Japan tourism agency asking onsen owners to relax tattoo policies
YOKOTA AIR BASE, Japan — Japan’s tourism agency is urging traditional hot springs spas to relax their tattoo policies as the country aims to host 20 million annual foreign visitors by the 2020 Olympic Games in Tokyo.
Public baths, including onsens, are admired for their reputed health and beauty benefits but have a history of denying entry to inked visitors because of an association between tattoos and yakuza, the Japanese organized-crime syndicate.
Japan Tourism Agency officials are asking public-bath operators to consider that many people have tattoos for religious, cultural or fashion reasons, and that tattoos themselves pose no sanitation problems.
The agency is also providing the spas with solutions for accepting tattooed guests, such as covering the ink with skin-toned tape, offering special bathing times or providing separate facilities for those with body art.
“It is difficult to institute standards that will satisfy everyone since there are cultural differences in the mindset of foreigners and Japanese toward tattoos,” the agency said in a statement last week. “However, it is necessary to encourage the way in which friction between spa facilities and foreign tourists with tattoos can be avoided as the number of foreign tourists increase.”
In 2013, a 60-year-old Maori woman visiting from New Zealand was barred from a Hokkaido onsen because of her cultural facial tattoos. The highly publicized incident led luxury hotel chain Hoshino Resort Co. to announce that it would allow tattooed guests at its spas as long as their ink is covered.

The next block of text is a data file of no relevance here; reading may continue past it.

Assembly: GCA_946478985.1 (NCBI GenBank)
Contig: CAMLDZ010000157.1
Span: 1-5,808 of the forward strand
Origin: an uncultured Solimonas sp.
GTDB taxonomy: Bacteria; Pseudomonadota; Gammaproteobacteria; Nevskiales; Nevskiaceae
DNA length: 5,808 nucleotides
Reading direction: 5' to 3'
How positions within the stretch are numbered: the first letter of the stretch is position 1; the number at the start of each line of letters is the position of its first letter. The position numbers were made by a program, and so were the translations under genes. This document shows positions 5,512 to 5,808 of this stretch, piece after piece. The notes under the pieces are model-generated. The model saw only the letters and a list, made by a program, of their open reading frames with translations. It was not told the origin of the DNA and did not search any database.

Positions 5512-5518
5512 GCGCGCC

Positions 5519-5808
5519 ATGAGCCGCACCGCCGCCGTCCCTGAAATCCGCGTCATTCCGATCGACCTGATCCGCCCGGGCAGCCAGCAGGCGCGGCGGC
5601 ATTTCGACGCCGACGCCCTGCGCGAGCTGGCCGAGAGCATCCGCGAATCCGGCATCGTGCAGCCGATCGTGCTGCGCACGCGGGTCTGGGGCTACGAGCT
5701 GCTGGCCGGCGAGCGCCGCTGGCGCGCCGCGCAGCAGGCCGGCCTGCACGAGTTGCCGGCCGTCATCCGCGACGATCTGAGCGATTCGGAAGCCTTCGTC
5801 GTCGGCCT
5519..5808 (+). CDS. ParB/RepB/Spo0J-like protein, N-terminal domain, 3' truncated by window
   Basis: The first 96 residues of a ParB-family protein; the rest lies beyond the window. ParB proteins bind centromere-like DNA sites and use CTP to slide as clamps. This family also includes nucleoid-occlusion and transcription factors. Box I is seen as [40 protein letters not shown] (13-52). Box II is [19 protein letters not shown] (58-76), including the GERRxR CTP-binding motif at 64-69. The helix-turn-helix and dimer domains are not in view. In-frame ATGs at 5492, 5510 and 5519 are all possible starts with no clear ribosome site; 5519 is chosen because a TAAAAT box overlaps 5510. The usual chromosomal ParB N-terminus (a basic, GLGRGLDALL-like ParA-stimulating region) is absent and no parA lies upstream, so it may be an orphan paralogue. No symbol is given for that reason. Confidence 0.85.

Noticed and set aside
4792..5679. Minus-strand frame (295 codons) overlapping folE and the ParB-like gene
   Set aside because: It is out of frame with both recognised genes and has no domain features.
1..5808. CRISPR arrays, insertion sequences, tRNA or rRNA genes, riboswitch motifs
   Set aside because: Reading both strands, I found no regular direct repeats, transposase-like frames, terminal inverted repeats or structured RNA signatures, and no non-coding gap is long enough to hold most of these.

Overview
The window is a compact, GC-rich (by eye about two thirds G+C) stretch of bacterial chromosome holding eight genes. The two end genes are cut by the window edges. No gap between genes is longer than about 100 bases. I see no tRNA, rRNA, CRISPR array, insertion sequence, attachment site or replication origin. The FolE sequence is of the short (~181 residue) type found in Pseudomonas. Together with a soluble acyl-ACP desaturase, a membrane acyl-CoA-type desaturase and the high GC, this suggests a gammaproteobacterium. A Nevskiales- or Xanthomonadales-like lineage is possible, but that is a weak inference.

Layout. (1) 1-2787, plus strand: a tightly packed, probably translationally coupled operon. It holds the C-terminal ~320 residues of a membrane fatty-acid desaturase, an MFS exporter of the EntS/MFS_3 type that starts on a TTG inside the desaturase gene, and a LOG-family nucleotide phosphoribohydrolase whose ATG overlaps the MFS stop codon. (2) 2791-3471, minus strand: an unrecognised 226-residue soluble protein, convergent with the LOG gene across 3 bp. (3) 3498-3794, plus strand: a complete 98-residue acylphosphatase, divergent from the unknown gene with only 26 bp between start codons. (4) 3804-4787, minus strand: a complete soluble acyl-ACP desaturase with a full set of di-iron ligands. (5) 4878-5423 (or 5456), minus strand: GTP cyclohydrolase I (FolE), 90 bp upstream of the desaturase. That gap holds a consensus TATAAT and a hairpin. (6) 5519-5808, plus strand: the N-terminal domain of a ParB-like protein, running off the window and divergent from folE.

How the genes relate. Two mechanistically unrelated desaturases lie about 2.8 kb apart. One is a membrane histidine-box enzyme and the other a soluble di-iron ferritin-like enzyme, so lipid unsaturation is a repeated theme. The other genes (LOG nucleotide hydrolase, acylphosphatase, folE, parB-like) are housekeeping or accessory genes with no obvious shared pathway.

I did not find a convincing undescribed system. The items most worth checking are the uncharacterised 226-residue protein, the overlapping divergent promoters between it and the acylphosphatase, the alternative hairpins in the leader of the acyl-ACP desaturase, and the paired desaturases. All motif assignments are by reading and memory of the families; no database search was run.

The effect of no-tattoo policies isn’t limited to tourists. U.S. servicemembers in Japan often reach out to one another on the Internet in search of public baths that are OK with body art.
WhitneyMarie Hedgepeth, the spouse of a servicemember stationed at Yokota Air Base in western Tokyo, said recent plans to take a friend visiting from Oklahoma to an onsen near Mount Takao were thwarted by the spa’s no-tattoo policy.
“When we got there, there were two to three separate signs saying in English and Japanese that tattooed people would not be allowed inside,” she said. “They even went so far as to say they couldn’t be covered up with a bandage or anything.”
Hedgepeth said she has the word “always” tattooed on her wrist and a flower on her foot, and her friend has a butterfly on her shoulder.
“We didn’t end up going in because we didn’t want to feel embarrassed about being kicked out, and we especially didn’t want to feel embarrassed because we have tattoos,” she said. “It really felt like we were being discriminated against, but it also felt like it was a cultural thing we couldn’t do anything about. Now my friend is back in Oklahoma, and she didn’t get to experience an onsen, which is unfortunate.”
Last year, in an effort to draw more tourists to Japan, Prime Minister Shinzo Abe asked his cabinet to review restrictions faced by foreign travelers. The tourism agency responded by sending surveys to 3,700 facilities that house public baths, asking questions such as: “Do you refuse admittance to people with tattoos?” “Would you accept someone with tattoos if they cover them with stickers?” and “Do you know the reason for the custom of barring people with tattoos?”
Only about 600 facilities responded, the agency said. Fifty-six percent said they rejected people with tattoos, while 31 percent allowed them. Thirteen percent said they admitted guests who agreed to cover their body art.
Asked why foreigners with tattoos were rejected, most said their policy was based on “moral hygiene aspects,” while others said the decision was part of an industry agreement or because of a request or guidance from outside organizations, such as police or local governments.
The majority of respondents said they’ve had no trouble with tattooed visitors using their bathing facilities; however, just under half said they had received complaints about guests with tattoos.
Stars and Stripes staffer Hana Kusumoto contributed to this report.